Nursing Assignment Paper on Ethical Code of Conduct in the Nursing Profession

Ethical Code of Conduct in the Nursing Profession

Introduction

Ethics as a philosophy branch that deals with the determination of right and wrong actions that relate to people’s decisions. The code of ethics in the nursing profession was initiated as a guide to carry out duties of nursing in a manner consistent with the quality of the nursing care and ethical responsibilities of the profession (Chaloner 42). The Association of American Nursing points out that the code of nurses is not negotiable, and each of them has a duty to adhere to the laid down code of ethics. Each nurse is held responsible for his or her practice and should observe the following ethics:

Integrity and Honesty

According to Sasso et al (826), nurses should be sincere, honest and trustworthy to ensure reliability by patients. The values of honesty and veracity are fundamental in decision making process. The analogy of choices and behaviors should characterize their professional quality. Honest nurses are those who can be trusted by patients because they cannot betray their trust.

Confidentiality

Nurses should ensure that information exchange between them and patients is not disclosed. Safeguarding and failure to reveal information acquired during their professional activity is of prime significance as per the nursing code of ethics. This is supposed to be applied to all patients despite their age. It should persist even after the death of an individual Sasso et al. 827).

Conflict with Ethical and Moral Beliefs

A disagreement may arise due to moral or ethical convictions during work. Therefore, nurses should find solutions using discourse with particular parties in conflict. In a case whereby a nurse is not ready to find a solution through dialogue or has an intention to activate a controversial doubt, they should refer to legislation within the country they work in. However, during emergencies, nurses should give the necessary assistance irrespective of the moral ethics and convictions.

            Furthermore, a nurse must always maintain the belief that every attempt is made to protect individual’s life. In a case whereby death is threatening, they should take care and ensure that the patient dies with dignity. Also, when giving a public report, a nurse should clearly state whether he/ she is acting on behalf of the profession or in a personal capacity. Further, they should not use their expertise to promote commercial goods to avoid cooperation with the sovereignty of professional judgment.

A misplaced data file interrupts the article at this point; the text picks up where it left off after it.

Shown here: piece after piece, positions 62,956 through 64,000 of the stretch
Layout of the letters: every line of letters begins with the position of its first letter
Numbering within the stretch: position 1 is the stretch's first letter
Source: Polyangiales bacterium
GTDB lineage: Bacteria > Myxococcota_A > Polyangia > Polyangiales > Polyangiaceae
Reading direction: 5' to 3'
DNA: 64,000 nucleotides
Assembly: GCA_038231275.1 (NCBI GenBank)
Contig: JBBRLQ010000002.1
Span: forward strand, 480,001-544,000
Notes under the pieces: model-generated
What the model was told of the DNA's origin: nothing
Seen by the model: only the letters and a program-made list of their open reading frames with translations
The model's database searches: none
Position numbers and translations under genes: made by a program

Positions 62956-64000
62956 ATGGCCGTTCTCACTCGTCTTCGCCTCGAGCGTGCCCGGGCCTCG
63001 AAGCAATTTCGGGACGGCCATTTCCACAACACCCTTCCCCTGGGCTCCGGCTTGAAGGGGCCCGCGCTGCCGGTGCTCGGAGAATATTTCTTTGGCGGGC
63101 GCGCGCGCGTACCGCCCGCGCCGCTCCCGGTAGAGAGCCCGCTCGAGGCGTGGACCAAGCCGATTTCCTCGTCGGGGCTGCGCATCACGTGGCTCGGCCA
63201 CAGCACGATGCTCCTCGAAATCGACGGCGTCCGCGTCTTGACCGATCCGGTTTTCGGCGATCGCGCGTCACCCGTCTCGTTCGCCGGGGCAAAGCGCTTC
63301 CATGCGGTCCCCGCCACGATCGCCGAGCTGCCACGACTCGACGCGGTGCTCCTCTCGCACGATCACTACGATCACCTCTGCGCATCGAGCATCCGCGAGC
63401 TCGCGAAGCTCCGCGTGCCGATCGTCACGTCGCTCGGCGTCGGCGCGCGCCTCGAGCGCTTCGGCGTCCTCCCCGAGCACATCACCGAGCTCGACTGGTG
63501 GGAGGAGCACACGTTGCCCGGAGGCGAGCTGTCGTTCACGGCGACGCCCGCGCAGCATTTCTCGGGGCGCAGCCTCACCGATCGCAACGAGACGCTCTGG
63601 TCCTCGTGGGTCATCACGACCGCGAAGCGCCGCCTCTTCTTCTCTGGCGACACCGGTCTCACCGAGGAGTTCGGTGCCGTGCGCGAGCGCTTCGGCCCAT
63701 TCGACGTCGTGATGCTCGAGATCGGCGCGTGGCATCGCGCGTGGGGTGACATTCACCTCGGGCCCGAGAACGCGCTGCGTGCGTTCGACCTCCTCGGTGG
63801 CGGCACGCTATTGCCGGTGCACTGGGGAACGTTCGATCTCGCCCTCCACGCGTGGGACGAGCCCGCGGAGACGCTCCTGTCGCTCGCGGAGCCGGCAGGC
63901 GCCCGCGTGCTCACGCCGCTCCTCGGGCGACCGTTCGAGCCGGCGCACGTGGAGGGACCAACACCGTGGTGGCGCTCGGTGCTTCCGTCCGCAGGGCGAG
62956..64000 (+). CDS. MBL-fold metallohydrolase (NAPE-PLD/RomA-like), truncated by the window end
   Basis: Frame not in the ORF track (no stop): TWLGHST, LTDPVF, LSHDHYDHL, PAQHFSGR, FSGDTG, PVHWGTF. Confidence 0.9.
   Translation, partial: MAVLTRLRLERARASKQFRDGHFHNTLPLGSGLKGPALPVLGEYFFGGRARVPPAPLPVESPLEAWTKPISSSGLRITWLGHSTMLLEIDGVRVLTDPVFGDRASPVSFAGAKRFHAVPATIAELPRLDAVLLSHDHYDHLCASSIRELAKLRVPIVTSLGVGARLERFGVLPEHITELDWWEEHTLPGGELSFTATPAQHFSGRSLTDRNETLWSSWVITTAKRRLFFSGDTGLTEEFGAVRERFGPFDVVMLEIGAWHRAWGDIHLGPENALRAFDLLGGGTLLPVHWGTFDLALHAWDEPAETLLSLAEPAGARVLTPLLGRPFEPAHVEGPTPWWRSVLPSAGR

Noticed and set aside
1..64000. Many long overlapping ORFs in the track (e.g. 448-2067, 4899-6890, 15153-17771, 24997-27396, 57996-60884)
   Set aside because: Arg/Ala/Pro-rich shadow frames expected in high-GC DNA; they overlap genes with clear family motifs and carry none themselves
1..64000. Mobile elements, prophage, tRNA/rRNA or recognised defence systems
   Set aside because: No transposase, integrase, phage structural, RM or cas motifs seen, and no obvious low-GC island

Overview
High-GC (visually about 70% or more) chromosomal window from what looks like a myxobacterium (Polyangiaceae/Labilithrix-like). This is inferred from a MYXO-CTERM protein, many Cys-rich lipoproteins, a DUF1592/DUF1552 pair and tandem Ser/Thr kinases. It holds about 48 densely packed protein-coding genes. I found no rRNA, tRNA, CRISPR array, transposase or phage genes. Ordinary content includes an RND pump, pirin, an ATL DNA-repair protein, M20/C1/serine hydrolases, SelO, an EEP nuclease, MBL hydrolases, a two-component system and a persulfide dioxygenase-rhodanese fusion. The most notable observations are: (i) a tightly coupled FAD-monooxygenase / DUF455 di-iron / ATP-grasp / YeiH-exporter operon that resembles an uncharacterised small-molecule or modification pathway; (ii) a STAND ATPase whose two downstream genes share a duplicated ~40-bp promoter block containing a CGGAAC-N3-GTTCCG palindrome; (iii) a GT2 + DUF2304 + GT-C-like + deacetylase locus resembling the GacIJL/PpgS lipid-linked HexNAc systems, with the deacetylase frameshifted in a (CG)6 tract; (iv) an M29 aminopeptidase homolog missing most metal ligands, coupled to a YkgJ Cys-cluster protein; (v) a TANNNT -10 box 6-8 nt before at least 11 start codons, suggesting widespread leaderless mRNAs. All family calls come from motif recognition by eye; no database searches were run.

Moreover, a nurse should never accept any favors or gifts from patients or relatives that can reasonably be interpreted as seeking to exert undue influence or obtain preferential treatment. Also, a nurse should ensure that his/her health allows him/her carry on his/her duties competently. Drug abuse and alcohol adversely affect competence. However, nurses have the responsibility to give overall care to scholars. They should ensure that they use their skills, knowledge and thoughts in standards of care to nurses in practice wherever learning activity occurs. Finally, as the main goal of nursing is provision of highest standards of care possible to patients, in any circumstance whereby a client is in danger, appropriate authorities should be informed (Sasso et al. 828).

Conclusion

            Ethics is not only a theoretical issue for nurses but also a fundamental practical skill and knowledge base. These codes help nurses understand how ethics influence their practice and participate in decision making. Resolution of ethical problem and initiating ethical healthcare are not easy. Therefore, nurses should connect with the matters arising and make sure that their moral voice is heard together with that of the entire profession (Chaloner 46).

Works Cited

Chaloner, Chris. “An Introduction to Ethics in Nursing. (Cover Story).” Nursing Standard 21.32 (2007): 42-46.

Sasso, Loredana, Stievano, Alessandro, Jurado, Maximo Gonzalez, Rocco, Gennaro. “Code of Ethics and Conduct for European Nursing.” Nursing Ethics 15.6 (2008): 821-830.